An Alabama minesoil classification system was developed based on soil texture, soil color value and soil pH. Only five different soil classes were found in this study. However, the classification scheme allows for the inclusion of any minesoil that occurs on the basis of its text...

  9. Sampling dynamic soil properties and vegetation for soil survey and ecological site descriptions

    Technology Transfer Automated Retrieval System (TEKTRAN)

    Dynamic soil property data can be collected during soil survey updates to add value to soil survey products and meet users needs for ecological site descriptions. Producers and land managers need information about soil and ecosystem change in order to plan for long-term productivity, conduct monito...

  10. Estimating soil water retention using soil component additivity model

    NASA Astrophysics Data System (ADS)

    Zeiliger, A.; Ermolaeva, O.; Semenov, V.

    2009-04-01

    Soil water retention is a major soil hydraulic property that governs soil functioning in ecosystems and greatly affects soil management. Data on soil water retention are used in research and applications in hydrology, agronomy, meteorology, ecology, environmental protection, and many other soil-related fields. Soil organic matter content and composition affect both soil structure and adsorption properties; therefore water retention may be affected by changes in soil organic matter that occur because of both climate change and modifications of management practices. Thus, effects of organic matter on soil water retention should be understood and quantified. Measurement of soil water retention is relatively time-consuming, and become impractical when soil hydrologic estimates are needed for large areas. One approach to soil water retention estimation from readily available data is based on the hypothesis that soil water retention may be estimated as an additive function obtained by summing up water retention of pore subspaces associated with soil textural and/or structural components and organic matter. The additivity model and was tested with 550 soil samples from the international database UNSODA and 2667 soil samples from the European database HYPRES containing all textural soil classes after USDA soil texture classification. The root mean square errors (RMSEs) of the volumetric water content estimates for UNSODA vary from 0.021 m3m-3 for coarse sandy loam to 0.075 m3m-3 for sandy clay. Obtained RMSEs are at the lower end of the RMSE range for regression-based water retention estimates found in literature. Including retention estimates of organic matter significantly improved RMSEs. The attained accuracy warrants testing the 'additivity' model with additional soil data and improving this model to accommodate various types of soil structure. Keywords: soil water retention, soil components, additive model, soil texture, organic matter.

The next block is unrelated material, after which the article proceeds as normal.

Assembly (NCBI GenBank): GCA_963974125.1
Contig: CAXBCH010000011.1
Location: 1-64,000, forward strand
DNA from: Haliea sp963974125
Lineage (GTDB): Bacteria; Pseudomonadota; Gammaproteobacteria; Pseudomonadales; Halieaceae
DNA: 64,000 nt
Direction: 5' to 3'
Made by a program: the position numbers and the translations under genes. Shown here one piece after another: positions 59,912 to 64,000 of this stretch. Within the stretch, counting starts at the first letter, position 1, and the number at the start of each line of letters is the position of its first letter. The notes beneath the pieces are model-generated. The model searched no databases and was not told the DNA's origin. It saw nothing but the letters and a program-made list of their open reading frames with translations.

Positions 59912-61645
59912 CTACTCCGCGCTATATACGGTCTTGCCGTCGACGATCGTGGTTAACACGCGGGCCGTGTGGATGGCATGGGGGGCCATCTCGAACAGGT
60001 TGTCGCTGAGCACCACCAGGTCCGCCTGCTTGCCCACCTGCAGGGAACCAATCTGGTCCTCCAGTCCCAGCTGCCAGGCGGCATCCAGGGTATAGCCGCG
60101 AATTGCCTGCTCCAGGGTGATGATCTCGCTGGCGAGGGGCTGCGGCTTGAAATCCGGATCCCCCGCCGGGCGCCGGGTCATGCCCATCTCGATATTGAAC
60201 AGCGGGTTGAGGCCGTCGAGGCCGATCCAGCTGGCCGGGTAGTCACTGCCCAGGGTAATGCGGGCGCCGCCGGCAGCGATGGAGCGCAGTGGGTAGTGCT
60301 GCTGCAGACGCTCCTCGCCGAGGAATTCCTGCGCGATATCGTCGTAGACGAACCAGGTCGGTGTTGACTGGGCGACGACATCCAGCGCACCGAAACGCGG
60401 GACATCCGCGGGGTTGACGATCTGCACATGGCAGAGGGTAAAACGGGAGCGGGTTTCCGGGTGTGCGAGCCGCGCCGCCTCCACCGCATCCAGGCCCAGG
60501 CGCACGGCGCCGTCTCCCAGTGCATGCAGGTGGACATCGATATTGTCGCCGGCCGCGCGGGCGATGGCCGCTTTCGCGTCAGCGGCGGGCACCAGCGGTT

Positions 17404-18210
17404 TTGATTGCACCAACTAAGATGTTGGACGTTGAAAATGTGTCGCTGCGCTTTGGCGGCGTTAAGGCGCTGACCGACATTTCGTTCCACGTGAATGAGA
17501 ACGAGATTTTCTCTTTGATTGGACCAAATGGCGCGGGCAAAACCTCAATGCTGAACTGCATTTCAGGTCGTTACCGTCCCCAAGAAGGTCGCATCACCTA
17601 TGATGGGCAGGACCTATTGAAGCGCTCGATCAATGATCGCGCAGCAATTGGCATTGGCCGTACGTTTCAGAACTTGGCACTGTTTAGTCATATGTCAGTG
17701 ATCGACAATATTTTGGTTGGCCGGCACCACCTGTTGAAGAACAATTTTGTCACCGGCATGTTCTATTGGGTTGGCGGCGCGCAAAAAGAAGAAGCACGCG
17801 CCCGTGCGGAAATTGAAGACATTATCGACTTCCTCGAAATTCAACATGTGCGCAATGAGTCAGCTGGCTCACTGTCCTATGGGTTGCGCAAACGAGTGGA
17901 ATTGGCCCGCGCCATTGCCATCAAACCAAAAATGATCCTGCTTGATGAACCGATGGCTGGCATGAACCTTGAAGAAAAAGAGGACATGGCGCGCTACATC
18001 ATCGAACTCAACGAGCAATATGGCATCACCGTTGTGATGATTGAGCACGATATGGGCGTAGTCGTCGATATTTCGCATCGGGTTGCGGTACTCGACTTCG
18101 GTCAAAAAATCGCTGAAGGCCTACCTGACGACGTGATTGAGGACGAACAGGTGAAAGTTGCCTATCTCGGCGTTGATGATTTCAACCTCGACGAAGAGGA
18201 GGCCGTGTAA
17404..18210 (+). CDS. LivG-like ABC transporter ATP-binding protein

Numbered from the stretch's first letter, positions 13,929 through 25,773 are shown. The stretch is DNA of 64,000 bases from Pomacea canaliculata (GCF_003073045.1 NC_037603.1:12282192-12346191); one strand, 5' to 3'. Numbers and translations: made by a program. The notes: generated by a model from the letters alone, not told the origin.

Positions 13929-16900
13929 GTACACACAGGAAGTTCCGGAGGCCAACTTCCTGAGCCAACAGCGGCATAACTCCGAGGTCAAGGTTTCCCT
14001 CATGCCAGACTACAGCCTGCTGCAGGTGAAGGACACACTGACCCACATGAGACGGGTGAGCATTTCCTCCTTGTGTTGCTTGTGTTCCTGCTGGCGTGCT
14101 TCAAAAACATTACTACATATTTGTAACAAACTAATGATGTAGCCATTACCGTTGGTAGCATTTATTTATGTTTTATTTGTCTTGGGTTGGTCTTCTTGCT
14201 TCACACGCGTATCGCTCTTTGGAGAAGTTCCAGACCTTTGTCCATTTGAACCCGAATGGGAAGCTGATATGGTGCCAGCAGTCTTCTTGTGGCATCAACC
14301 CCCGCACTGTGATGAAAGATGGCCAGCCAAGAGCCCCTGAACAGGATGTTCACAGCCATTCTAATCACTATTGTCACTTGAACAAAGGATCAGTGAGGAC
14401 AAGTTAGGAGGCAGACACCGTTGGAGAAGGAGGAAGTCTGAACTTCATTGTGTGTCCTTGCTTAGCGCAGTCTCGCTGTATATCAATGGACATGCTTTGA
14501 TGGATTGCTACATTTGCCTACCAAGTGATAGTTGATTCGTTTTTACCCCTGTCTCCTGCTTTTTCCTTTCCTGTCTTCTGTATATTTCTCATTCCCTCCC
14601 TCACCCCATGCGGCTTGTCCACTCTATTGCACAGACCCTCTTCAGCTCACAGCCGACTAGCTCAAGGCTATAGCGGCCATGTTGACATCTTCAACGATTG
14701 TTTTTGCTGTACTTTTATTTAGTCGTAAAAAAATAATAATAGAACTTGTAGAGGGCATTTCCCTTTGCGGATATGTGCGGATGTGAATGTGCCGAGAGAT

11. Oscillations in a simple climate-vegetation model

    NASA Astrophysics Data System (ADS)

    Rombouts, J.; Ghil, M.

    2015-02-01

    We formulate and analyze a simple dynamical systems model for climate-vegetation interaction. The planet we consider consists of a large ocean and a land surface on which vegetation can grow. The temperature affects vegetation growth on land and the amount of sea ice on the ocean. Conversely, vegetation and sea ice change the albedo of the planet, which in turn changes its energy balance and hence the temperature evolution. Our highly idealized, conceptual model is governed by two nonlinear, coupled ordinary differential equations, one for global temperature, the other for vegetation cover. The model exhibits either bistability between a vegetated and a desert state or oscillatory behavior. The oscillations arise through a Hopf bifurcation off the vegetated state, when the death rate of vegetation is low enough. These oscillations are anharmonic and exhibit a sawtooth shape that is characteristic of relaxation oscillations, as well as suggestive of the sharp deglaciations of the Quaternary. Our model's behavior can be compared, on the one hand, with the bistability of even simpler, Daisyworld-style climate-vegetation models. On the other hand, it can be integrated into the hierarchy of models trying to simulate and explain oscillatory behavior in the climate system. Rigorous mathematical results are obtained that link the nature of the feedbacks with the nature and the stability of the solutions. The relevance of model results to climate variability on various time scales is discussed.

  12. Laboratory and Airborne BRDF Analysis of Vegetation Leaves and Soil Samples

    NASA Technical Reports Server (NTRS)

    Georgiev, Georgi T.; Gatebe, Charles K.; Butler, James J.; King, Michael D.

    2008-01-01